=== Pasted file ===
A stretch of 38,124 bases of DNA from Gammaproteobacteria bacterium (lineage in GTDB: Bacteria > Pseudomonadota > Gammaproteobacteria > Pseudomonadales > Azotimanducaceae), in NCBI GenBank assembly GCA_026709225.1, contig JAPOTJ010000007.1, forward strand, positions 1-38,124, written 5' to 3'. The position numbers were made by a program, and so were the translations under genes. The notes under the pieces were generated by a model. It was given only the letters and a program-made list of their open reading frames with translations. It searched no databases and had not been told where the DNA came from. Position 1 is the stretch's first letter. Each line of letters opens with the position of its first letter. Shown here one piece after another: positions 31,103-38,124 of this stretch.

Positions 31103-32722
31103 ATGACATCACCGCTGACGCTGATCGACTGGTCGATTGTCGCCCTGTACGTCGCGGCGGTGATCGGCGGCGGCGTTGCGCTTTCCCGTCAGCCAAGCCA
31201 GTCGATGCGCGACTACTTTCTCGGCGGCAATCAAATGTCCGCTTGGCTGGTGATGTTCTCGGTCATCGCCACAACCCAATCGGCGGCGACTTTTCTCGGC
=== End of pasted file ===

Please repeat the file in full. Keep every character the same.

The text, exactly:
A stretch of 38,124 bases of DNA from Gammaproteobacteria bacterium (lineage in GTDB: Bacteria > Pseudomonadota > Gammaproteobacteria > Pseudomonadales > Azotimanducaceae), in NCBI GenBank assembly GCA_026709225.1, contig JAPOTJ010000007.1, forward strand, positions 1-38,124, written 5' to 3'. The position numbers were made by a program, and so were the translations under genes. The notes under the pieces were generated by a model. It was given only the letters and a program-made list of their open reading frames with translations. It searched no databases and had not been told where the DNA came from. Position 1 is the stretch's first letter. Each line of letters opens with the position of its first letter. Shown here one piece after another: positions 31,103-38,124 of this stretch.

Positions 31103-32722
31103 ATGACATCACCGCTGACGCTGATCGACTGGTCGATTGTCGCCCTGTACGTCGCGGCGGTGATCGGCGGCGGCGTTGCGCTTTCCCGTCAGCCAAGCCA
31201 GTCGATGCGCGACTACTTTCTCGGCGGCAATCAAATGTCCGCTTGGCTGGTGATGTTCTCGGTCATCGCCACAACCCAATCGGCGGCGACTTTTCTCGGC